Michael D. Solga

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Entamoeba histolytica is the causative agent of amoebiasis, a potentially fatal diarrhoeal disease in the developing world. The parasite was named "histolytica" for its ability to destroy host tissues, which is probably driven by direct killing of human cells. The mechanism of human cell killing has been unclear, although the accepted model was that the(More)
Neutrophil recruitment into lung constitutes a major response to airborne endotoxins. In many tissues endothelial intercellular adhesion molecule-1 (ICAM-1) interacts with lymphocyte function associated antigen-1 (LFA-1) on neutrophils, and this interaction plays a critical role in neutrophil recruitment. There are conflicting reports about the role of(More)
CD4+ T cells are essential for development and perpetuation of Crohn's disease, a chronic immune-mediated condition that affects primarily the small intestine. Using novel models of Crohn's disease-like ileitis (i.e., SAMP1/YitFc and CD4+ T cell transfer models), we have begun to understand the adhesive pathways that mediate lymphocyte trafficking to the(More)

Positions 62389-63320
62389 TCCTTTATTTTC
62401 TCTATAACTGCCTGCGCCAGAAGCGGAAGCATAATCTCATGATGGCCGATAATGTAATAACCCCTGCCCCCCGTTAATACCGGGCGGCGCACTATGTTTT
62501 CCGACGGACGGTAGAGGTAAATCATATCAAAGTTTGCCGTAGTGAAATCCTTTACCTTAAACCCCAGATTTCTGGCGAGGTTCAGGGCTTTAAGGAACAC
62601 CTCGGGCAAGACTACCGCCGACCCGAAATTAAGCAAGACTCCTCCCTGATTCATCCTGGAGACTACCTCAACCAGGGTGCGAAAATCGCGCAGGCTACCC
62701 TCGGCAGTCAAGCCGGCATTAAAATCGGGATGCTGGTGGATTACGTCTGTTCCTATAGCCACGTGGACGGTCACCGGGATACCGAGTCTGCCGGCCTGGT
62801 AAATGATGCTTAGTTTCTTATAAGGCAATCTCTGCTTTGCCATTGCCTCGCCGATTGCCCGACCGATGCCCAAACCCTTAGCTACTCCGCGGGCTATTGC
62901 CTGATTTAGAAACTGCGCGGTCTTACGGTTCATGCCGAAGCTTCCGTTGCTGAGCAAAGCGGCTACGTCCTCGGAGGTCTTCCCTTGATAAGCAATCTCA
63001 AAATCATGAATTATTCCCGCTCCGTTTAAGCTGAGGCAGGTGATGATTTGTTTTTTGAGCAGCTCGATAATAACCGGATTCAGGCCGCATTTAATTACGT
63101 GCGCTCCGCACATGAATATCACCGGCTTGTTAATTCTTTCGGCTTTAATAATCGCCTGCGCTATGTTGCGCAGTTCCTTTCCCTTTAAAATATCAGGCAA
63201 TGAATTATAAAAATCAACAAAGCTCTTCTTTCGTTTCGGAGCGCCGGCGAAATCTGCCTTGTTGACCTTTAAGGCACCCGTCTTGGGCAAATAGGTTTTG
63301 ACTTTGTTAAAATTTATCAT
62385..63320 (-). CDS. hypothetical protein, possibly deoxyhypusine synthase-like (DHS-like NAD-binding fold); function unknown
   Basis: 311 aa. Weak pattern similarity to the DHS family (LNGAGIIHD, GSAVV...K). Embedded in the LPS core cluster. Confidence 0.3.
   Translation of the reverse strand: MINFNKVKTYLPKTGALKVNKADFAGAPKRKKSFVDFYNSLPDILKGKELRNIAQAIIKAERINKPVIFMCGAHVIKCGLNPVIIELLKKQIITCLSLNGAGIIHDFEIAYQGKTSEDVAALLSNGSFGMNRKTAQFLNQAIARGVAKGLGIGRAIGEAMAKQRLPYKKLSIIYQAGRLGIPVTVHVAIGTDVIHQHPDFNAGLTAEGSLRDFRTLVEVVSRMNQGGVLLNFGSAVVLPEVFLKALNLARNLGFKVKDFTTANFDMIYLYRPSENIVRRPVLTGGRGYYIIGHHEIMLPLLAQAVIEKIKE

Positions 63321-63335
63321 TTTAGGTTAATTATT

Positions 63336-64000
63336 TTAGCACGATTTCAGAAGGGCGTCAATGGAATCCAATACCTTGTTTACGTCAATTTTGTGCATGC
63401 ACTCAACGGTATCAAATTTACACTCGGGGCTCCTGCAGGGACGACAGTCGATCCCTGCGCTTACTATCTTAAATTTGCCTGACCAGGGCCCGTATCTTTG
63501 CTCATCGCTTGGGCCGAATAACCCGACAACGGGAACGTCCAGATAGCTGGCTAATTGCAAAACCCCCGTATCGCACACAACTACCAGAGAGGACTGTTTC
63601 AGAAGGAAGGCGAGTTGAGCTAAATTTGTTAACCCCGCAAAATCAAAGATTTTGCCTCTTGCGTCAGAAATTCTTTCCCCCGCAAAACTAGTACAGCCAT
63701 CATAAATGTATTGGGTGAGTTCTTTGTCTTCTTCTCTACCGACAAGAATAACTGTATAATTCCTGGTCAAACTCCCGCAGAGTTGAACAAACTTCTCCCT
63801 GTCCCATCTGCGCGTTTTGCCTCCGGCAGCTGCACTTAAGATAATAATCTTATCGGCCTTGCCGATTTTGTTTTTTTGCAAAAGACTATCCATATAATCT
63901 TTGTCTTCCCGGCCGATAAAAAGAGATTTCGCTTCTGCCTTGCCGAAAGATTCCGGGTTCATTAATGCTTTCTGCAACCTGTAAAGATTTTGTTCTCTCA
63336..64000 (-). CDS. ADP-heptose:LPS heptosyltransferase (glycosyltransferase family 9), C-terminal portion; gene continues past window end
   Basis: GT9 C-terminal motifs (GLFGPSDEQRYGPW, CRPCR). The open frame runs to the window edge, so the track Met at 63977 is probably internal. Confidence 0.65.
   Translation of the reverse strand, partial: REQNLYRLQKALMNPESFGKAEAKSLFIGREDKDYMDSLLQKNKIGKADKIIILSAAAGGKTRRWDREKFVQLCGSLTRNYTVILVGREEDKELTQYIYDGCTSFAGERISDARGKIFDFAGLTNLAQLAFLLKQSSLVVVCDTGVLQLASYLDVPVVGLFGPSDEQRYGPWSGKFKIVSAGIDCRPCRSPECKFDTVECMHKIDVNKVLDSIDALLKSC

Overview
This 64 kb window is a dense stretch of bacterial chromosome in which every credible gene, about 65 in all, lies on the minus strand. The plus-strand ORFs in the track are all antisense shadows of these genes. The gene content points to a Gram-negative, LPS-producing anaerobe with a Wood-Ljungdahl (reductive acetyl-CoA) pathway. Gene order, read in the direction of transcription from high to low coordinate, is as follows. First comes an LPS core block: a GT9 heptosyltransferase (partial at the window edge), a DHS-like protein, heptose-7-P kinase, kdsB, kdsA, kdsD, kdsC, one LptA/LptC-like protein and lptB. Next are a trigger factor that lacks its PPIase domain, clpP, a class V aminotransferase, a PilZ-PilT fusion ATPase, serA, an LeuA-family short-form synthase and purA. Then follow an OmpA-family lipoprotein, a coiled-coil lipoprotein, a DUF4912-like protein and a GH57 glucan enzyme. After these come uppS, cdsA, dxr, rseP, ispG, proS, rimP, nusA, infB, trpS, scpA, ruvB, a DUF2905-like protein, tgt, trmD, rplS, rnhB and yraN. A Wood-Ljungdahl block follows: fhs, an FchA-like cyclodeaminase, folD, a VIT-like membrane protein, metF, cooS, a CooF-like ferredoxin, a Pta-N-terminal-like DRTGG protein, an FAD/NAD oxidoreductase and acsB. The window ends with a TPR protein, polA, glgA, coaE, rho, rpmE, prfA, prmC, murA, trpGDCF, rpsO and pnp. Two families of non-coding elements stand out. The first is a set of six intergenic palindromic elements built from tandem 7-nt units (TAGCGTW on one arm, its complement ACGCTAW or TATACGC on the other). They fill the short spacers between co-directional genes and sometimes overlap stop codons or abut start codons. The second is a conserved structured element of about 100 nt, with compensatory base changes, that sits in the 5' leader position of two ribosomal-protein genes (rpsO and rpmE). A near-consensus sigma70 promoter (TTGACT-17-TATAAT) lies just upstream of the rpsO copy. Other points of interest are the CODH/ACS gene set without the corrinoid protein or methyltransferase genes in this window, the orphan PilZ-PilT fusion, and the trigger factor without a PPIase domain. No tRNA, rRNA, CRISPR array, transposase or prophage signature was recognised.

Toxins A and B (TcdA and TcdB) are Clostridium difficile's principal virulence factors, yet the pathways by which they lead to inflammation and severe diarrhea remain unclear. Also, the relative role of either toxin during infection and the differences in their effects across cell lines is still poorly understood. To better understand their effects in a(More)
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